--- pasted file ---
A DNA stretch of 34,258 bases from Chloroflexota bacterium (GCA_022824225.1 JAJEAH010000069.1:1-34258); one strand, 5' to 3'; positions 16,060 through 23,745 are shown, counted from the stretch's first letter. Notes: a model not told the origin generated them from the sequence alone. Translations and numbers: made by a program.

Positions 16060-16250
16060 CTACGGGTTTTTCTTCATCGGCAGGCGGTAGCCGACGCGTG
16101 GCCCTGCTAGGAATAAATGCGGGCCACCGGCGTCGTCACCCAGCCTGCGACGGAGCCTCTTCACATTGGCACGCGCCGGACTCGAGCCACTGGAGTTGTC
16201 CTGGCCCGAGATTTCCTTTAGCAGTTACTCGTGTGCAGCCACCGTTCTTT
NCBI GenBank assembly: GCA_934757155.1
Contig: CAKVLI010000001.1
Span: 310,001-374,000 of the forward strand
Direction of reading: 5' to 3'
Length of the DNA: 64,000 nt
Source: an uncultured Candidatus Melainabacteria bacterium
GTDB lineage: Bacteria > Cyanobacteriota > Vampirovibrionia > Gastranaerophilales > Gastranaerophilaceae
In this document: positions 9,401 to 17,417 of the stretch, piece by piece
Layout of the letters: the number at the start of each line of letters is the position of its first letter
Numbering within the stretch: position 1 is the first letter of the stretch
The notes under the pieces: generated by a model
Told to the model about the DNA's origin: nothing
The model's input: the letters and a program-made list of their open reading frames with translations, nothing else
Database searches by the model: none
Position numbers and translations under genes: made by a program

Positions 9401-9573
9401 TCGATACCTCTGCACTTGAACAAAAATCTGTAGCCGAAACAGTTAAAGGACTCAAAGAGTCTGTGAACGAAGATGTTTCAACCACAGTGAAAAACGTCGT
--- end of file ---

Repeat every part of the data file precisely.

A DNA stretch of 34,258 bases from Chloroflexota bacterium (GCA_022824225.1 JAJEAH010000069.1:1-34258); one strand, 5' to 3'; positions 16,060 through 23,745 are shown, counted from the stretch's first letter. Notes: a model not told the origin generated them from the sequence alone. Translations and numbers: made by a program.

Positions 16060-16250
16060 CTACGGGTTTTTCTTCATCGGCAGGCGGTAGCCGACGCGTG
16101 GCCCTGCTAGGAATAAATGCGGGCCACCGGCGTCGTCACCCAGCCTGCGACGGAGCCTCTTCACATTGGCACGCGCCGGACTCGAGCCACTGGAGTTGTC
16201 CTGGCCCGAGATTTCCTTTAGCAGTTACTCGTGTGCAGCCACCGTTCTTT
NCBI GenBank assembly: GCA_934757155.1
Contig: CAKVLI010000001.1
Span: 310,001-374,000 of the forward strand
Direction of reading: 5' to 3'
Length of the DNA: 64,000 nt
Source: an uncultured Candidatus Melainabacteria bacterium
GTDB lineage: Bacteria > Cyanobacteriota > Vampirovibrionia > Gastranaerophilales > Gastranaerophilaceae
In this document: positions 9,401 to 17,417 of the stretch, piece by piece
Layout of the letters: the number at the start of each line of letters is the position of its first letter
Numbering within the stretch: position 1 is the first letter of the stretch
The notes under the pieces: generated by a model
Told to the model about the DNA's origin: nothing
The model's input: the letters and a program-made list of their open reading frames with translations, nothing else
Database searches by the model: none
Position numbers and translations under genes: made by a program

Positions 9401-9573
9401 TCGATACCTCTGCACTTGAACAAAAATCTGTAGCCGAAACAGTTAAAGGACTCAAAGAGTCTGTGAACGAAGATGTTTCAACCACAGTGAAAAACGTCGT